Corpus overview


Overview

MeSH Disease

Human Phenotype

Anxiety (21)

Fever (16)

Cough (13)

Hypertension (11)

Pneumonia (9)


Transmission

Seroprevalence
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    Prevalence SERO, Pattern and Impact of Self Medication of Anti-infective Agents During COVID-19 Outbreak in Dhaka City

    Authors: Morshed Nasir; Khandaker Abu Talha; ASM Salauddin Chowdhury; Tahmina Zahan; Rawshan Ara Perveen

    doi:10.21203/rs.3.rs-57011/v1 Date: 2020-08-10 Source: ResearchSquare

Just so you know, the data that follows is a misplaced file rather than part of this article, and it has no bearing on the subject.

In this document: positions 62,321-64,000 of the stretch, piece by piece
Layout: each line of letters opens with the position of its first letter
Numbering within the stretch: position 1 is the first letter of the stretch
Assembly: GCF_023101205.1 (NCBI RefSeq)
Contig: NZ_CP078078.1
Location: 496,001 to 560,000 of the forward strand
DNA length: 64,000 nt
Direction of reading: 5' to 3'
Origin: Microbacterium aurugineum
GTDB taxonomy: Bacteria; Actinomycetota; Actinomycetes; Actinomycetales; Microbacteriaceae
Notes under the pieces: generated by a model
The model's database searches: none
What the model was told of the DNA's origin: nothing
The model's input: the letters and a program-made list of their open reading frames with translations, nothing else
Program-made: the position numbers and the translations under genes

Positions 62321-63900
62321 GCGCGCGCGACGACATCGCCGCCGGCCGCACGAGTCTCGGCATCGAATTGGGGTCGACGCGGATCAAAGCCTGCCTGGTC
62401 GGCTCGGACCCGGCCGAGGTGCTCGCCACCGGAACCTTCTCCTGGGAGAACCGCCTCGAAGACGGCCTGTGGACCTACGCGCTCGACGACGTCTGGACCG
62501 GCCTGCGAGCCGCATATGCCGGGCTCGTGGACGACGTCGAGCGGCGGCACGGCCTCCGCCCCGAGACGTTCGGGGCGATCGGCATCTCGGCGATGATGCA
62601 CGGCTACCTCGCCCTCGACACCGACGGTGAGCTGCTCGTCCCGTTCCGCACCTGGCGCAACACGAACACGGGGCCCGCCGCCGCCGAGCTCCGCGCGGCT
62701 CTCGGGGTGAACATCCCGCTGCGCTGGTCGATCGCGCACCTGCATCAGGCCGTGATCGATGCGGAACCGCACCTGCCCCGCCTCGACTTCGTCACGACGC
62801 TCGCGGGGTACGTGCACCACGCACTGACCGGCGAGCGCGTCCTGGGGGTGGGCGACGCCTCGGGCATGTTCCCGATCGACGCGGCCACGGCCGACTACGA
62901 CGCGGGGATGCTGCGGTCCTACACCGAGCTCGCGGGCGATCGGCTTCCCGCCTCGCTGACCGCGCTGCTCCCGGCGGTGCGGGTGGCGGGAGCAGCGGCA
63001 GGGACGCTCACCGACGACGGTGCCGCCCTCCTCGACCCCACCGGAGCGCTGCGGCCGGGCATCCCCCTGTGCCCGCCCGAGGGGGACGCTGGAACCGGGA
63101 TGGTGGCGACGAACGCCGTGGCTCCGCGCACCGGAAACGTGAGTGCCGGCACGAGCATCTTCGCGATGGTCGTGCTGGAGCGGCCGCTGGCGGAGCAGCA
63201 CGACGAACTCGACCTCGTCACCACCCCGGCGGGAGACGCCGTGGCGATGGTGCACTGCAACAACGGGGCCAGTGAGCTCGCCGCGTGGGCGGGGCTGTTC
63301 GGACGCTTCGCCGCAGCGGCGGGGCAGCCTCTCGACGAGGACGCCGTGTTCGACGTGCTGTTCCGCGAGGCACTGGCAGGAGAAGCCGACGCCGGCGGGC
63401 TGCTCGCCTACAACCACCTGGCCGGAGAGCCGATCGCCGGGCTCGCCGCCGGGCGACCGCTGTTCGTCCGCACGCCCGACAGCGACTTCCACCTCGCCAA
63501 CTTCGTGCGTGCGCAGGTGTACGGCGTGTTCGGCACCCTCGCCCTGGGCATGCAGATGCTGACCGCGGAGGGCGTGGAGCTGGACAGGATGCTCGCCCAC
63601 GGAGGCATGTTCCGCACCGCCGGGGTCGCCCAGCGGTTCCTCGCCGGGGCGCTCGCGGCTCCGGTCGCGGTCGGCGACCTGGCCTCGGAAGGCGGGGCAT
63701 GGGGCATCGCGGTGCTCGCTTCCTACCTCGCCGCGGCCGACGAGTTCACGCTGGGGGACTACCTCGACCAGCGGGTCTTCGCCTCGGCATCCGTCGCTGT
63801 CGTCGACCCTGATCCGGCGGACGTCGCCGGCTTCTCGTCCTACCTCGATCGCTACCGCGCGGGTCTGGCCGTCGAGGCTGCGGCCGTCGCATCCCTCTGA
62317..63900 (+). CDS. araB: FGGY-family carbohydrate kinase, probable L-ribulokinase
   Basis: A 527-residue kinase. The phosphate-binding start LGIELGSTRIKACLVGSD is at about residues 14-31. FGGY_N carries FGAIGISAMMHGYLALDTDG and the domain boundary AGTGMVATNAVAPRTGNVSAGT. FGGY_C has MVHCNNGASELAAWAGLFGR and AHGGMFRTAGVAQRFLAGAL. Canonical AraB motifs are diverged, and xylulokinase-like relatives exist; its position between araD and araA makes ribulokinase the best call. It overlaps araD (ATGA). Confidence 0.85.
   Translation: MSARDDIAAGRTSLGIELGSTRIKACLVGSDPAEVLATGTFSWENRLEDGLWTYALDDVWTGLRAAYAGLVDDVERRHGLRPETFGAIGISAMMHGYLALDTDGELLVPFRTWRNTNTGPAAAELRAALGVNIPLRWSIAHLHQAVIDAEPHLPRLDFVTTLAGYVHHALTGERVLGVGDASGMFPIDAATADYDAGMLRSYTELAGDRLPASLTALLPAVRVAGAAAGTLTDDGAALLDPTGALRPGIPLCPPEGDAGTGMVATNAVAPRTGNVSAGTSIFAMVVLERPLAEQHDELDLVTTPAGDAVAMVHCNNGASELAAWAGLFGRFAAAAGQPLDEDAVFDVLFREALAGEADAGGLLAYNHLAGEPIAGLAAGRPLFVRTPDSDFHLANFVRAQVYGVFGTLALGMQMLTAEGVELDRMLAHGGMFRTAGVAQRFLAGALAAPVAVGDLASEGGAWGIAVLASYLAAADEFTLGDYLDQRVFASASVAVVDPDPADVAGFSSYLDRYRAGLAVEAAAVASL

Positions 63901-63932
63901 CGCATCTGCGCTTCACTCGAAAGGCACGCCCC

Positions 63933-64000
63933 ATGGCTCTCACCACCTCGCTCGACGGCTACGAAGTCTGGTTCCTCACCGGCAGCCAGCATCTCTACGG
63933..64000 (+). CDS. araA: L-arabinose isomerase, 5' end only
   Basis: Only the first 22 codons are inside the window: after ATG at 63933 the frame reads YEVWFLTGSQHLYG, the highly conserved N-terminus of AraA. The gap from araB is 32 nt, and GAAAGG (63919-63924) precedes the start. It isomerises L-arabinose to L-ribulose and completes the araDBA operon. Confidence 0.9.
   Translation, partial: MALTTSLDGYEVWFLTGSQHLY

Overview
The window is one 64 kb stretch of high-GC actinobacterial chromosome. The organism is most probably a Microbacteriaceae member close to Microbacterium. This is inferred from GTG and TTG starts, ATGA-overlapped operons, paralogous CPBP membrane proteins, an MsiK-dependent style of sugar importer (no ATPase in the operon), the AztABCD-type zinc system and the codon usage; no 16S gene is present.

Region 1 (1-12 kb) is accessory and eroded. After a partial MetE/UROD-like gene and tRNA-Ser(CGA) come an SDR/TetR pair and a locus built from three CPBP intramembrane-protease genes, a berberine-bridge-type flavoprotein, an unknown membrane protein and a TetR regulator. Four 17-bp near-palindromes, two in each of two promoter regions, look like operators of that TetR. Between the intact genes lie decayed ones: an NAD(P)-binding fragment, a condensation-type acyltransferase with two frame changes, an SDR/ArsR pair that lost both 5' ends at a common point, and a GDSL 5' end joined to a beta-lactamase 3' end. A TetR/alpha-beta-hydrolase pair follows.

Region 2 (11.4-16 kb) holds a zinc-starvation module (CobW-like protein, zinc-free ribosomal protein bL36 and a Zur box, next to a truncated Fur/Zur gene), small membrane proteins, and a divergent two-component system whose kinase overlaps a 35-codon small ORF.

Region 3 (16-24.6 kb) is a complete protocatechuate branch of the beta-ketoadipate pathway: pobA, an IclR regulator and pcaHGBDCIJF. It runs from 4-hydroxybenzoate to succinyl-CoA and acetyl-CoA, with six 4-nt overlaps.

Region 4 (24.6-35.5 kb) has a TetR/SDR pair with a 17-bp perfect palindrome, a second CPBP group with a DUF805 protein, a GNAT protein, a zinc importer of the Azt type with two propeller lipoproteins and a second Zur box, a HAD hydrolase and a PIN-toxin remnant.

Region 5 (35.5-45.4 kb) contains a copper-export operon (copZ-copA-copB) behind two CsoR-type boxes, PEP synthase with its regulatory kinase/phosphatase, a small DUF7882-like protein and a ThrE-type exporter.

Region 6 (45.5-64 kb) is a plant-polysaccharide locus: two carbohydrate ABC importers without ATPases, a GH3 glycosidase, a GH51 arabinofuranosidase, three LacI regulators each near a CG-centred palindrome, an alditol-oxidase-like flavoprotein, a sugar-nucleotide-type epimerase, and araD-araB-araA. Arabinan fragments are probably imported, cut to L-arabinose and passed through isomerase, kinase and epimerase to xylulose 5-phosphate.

Background: The outbreak of coronavirus disease MESHD-2019 is putting a massive strain on vulnerable healthcare system in low and middle-income countries like Bangladesh. Inequitable access to healthcare is further widened by the socio-economic gap and sense of insecurity during this pandemic. Self-medication is a common practice in Bangladesh as it provides a low-cost alternative for people, which involves inappropriate and injudicious use of medicines to treat self-recognized symptoms by the people. During the outbreak of COVID-19 in Dhaka city, the tendency of taking medicines by own decision was thought to be increased alarmingly due to unusual distress, caused by high self-awareness of their health and buying capacity of medication. Objectives: To observe the prevalence SERO, pattern, sources and impact of self-medication practice among the respondents with high socio-economic standings and education. Setting: Citizens living in Dhaka city, Bangladesh during COVID-19 outbreak from April 2020 to May 2020. Method: Cross sectional online survey conducted on 626 citizens without having background of medical knowledge or related to any healthcare services (doctors, nurses, pharmacist, medical students) by structured questionnaires during COVID-19 outbreak. Outcome measures: Frequency of self-medication, commonly used antimicrobial agents, symptoms causing self-medication, sources of inspiration, relation with COVID-19 test results, economic burden involved in self-medication during outbreak. Results: The prevalence SERO of self-medication amid the outbreak of COVID-19 was 88.33% and only 179 (28.59%) took medication with doctors’ advice and remaining 447 (71.40%) respondents took the drugs as “self-medication” by other sources. The most frequently used anti-infective drugs during the outbreak were ivermectine (77.15%), azithromycin (54.15%), doxycycline (40.25%). The common symptoms were fever MESHD fever HP, throat pain MESHD pain HP, dry- cough MESHD cough HP and total 105 (16.77%) respondents took medications without having any symptoms. Almost 355 (85.33%) had taken medication without doing any test for COVID-19. The causes of self-medication as news of spread, effects and remedies in media channels, internet; mental stress of lockdown and isolation, insecurity and panic about scarcity of drug and healthcare support. Conclusion: High risks of developing antibiotic resistance, adverse drug reactions and financial loss was predictable with absence of strict regulatory enforcement to protect people and proper utilization resources during COVID-19 outbreak in Dhaka city.